Statement of the Organization's Position. Once the issue is stated and related terms and conditions are discussed, this section is used to clearly state the organization's position (i.e., management's decision) on the issue. To continue the previous example, this would mean stating whether use of unofficial software as defined is prohibited in all or some cases, whether there are further guidelines for approval and use, or whether case-by-case exceptions will be granted, by whom, and on what basis.

Applicability. Issue-specific policies also need to include statements of applicability. This means clarifying where, how, when, to whom, and to what a particular policy applies. For example, it could be that the hypothetical policy on unofficial software is intended to apply only to the organization's own on-site resources and employees and not to contractors with offices at other locations. Additionally, the policy's applicability to employees traveling among different sites and/or working at home who need to transport and use disks at multiple sites might need to be clarified.

Roles and Responsibilities. The assignment of roles and responsibilities is also usually included in issue-specific policies. For example, if the policy permits unofficial software privately owned by employees to be used at work with the appropriate approvals, then the approval authority granting such permission would need to be stated. (Policy would stipulate, who, by position, has such authority.) Likewise, it would need to be clarified who would be responsible for ensuring that only approved software is used on organizational computer resources and, perhaps, for monitoring users in regard to unofficial software.

Compliance. For some types of policy, it may be appropriate to describe, in some detail, the infractions that are unacceptable, and the consequences of such behavior. Penalties may be explicitly stated and should be consistent with organizational personnel policies and practices. When used, they should be coordinated with appropriate officials and offices and, perhaps, employee bargaining units. It may also be desirable to task a specific office within the organization to monitor compliance.

Points of Contact and Supplementary Information. For any issue-specific policy, the appropriate individuals in the organization to contact for further information, guidance, and compliance should be indicated. Since positions tend to change less often than the people occupying them, specific positions may be preferable as the point of contact. For example, for some issues the point of contact might be a line manager; for other issues it might be a facility manager, technical support person, system administrator, or security program representative. Using the above example once more, employees would need to know whether the point of contact for questions and procedural information would be their immediate superior, a system administrator, or a computer security official.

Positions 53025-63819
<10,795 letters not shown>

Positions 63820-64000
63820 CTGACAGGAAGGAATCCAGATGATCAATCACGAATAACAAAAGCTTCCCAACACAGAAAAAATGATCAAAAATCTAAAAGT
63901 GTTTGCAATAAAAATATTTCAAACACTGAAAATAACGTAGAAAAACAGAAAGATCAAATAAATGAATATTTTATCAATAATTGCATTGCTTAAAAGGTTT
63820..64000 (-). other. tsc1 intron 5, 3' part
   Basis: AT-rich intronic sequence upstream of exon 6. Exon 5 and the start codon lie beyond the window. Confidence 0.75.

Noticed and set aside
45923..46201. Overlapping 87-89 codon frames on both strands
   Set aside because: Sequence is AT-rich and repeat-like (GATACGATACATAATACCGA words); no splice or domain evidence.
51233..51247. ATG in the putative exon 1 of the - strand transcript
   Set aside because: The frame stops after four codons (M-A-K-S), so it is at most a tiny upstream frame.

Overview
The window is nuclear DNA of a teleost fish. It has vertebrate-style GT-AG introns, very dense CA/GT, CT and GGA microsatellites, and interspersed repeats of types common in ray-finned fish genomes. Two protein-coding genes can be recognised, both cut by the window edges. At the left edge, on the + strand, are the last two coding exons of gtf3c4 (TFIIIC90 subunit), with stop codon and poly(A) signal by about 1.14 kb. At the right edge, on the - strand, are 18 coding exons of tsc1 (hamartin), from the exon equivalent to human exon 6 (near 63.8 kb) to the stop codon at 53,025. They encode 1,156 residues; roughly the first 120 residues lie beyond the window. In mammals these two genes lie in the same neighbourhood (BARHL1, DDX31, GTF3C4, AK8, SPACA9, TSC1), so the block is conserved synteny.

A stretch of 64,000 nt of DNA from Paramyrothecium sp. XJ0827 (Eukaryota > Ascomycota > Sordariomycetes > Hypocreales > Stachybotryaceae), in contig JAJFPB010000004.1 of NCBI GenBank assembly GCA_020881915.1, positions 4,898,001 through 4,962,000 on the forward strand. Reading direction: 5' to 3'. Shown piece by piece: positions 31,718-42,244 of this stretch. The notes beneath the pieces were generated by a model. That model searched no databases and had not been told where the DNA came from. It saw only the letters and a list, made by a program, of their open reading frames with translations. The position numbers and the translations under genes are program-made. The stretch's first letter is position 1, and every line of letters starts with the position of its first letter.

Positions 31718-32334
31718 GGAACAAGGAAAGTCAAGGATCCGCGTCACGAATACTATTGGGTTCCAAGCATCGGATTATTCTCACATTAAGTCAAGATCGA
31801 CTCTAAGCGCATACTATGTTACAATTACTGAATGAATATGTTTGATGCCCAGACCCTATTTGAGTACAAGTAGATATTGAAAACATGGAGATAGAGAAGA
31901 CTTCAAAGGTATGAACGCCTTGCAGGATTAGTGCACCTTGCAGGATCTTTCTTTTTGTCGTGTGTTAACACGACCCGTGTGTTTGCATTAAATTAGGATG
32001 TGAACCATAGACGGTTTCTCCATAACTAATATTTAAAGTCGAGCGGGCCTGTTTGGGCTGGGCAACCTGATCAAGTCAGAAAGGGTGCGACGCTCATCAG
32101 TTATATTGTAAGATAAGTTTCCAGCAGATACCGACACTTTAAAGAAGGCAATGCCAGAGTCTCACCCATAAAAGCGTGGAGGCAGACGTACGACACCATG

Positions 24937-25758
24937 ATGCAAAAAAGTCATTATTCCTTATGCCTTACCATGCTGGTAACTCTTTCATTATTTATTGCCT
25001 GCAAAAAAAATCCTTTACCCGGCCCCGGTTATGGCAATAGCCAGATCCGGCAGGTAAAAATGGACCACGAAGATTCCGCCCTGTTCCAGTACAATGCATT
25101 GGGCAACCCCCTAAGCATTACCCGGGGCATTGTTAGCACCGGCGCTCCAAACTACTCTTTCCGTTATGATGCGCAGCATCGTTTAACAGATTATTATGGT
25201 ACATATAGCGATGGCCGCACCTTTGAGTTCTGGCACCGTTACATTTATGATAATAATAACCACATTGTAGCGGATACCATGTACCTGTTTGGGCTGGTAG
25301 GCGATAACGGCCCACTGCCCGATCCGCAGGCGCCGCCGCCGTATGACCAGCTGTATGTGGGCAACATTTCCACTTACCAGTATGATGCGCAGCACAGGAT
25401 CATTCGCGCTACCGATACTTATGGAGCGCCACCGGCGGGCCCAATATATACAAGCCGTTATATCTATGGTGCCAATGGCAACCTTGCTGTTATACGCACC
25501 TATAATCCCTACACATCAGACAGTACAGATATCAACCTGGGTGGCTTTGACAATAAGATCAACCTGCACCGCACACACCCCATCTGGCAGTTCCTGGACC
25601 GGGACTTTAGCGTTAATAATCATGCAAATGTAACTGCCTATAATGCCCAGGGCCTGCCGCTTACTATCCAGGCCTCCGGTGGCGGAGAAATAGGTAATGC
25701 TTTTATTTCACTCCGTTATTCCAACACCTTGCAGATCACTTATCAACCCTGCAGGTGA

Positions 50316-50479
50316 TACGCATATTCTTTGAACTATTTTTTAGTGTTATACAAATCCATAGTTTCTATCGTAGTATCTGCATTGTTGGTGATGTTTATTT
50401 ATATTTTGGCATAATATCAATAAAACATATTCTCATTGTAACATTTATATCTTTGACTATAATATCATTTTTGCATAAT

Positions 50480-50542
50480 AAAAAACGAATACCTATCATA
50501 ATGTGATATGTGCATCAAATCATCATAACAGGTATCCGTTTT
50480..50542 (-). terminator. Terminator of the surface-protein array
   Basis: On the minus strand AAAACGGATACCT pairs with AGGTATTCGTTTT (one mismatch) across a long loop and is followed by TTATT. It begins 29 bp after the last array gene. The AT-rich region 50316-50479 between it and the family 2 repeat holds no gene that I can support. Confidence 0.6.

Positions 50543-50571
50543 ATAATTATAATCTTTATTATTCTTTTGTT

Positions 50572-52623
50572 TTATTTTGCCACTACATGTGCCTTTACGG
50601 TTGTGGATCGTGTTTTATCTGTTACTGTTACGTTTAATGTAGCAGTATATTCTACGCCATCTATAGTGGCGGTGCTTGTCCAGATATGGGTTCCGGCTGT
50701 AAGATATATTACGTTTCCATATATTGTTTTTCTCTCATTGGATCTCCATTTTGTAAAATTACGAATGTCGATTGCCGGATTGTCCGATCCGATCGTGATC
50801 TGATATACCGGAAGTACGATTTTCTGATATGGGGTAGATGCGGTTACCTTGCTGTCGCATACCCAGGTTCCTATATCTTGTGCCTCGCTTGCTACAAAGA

Guidelines and procedures often accompany policy. The issue-specific policy on unofficial software, for example, might include procedural guidelines for checking disks brought to work that had been used by employees at other locations.

Some Helpful Hints on Policy

To be effective, policy requires visibility. Visibility aids implementation of policy by helping to ensure policy is fully communicated throughout the organization. Management presentations, videos, panel discussions, guest speakers, question/answer forums, and newsletters increase visibility. The organization's computer security training and awareness program can effectively notify users of new policies. It also can be used to familiarize new employees with the organization's policies.

Computer security policies should be introduced in a manner that ensures that management's unqualified support is clear, especially in environments where employees feel inundated with policies, directives, guidelines, and procedures. The organization's policy is the vehicle for emphasizing management's commitment to computer security and making clear their expectations for employee performance, behavior, and accountability.

To be effective, policy should be consistent with other existing directives, laws, organizational culture, guidelines, procedures, and the organization's overall mission. It should also be integrated into and consistent with other organizational policies (e.g., personnel policies). One way to help ensure this is to coordinate policies during development with other organizational offices.

Some of the above links may have expired, especially those from news organizations.  We may have a copy of the article, so please e-mail us at examiner@yennik.com if we can be of assistance.  

Company Information
Yennik, Inc.

4409 101st Street
Lubbock, Texas 79424
Office 806-798-7119